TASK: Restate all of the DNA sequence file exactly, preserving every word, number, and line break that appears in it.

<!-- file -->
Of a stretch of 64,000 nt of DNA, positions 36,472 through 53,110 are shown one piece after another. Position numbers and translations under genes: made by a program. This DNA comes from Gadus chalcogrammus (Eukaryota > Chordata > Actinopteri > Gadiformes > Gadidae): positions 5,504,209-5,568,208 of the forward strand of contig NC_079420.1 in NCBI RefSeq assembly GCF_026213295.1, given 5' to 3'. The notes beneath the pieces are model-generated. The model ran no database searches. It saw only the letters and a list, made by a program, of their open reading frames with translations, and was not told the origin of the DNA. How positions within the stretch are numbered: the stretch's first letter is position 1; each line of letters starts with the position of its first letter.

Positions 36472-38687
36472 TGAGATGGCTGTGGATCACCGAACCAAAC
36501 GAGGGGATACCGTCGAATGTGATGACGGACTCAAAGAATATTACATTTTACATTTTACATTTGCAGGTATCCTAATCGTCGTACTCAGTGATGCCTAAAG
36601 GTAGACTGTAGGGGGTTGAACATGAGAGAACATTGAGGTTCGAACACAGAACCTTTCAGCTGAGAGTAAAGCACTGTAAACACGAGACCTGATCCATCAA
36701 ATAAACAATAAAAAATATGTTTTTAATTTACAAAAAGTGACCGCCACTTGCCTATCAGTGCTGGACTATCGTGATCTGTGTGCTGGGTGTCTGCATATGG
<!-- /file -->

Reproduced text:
Of a stretch of 64,000 nt of DNA, positions 36,472 through 53,110 are shown one piece after another. Position numbers and translations under genes: made by a program. This DNA comes from Gadus chalcogrammus (Eukaryota > Chordata > Actinopteri > Gadiformes > Gadidae): positions 5,504,209-5,568,208 of the forward strand of contig NC_079420.1 in NCBI RefSeq assembly GCF_026213295.1, given 5' to 3'. The notes beneath the pieces are model-generated. The model ran no database searches. It saw only the letters and a list, made by a program, of their open reading frames with translations, and was not told the origin of the DNA. How positions within the stretch are numbered: the stretch's first letter is position 1; each line of letters starts with the position of its first letter.

Positions 36472-38687
36472 TGAGATGGCTGTGGATCACCGAACCAAAC
36501 GAGGGGATACCGTCGAATGTGATGACGGACTCAAAGAATATTACATTTTACATTTTACATTTGCAGGTATCCTAATCGTCGTACTCAGTGATGCCTAAAG
36601 GTAGACTGTAGGGGGTTGAACATGAGAGAACATTGAGGTTCGAACACAGAACCTTTCAGCTGAGAGTAAAGCACTGTAAACACGAGACCTGATCCATCAA
36701 ATAAACAATAAAAAATATGTTTTTAATTTACAAAAAGTGACCGCCACTTGCCTATCAGTGCTGGACTATCGTGATCTGTGTGCTGGGTGTCTGCATATGG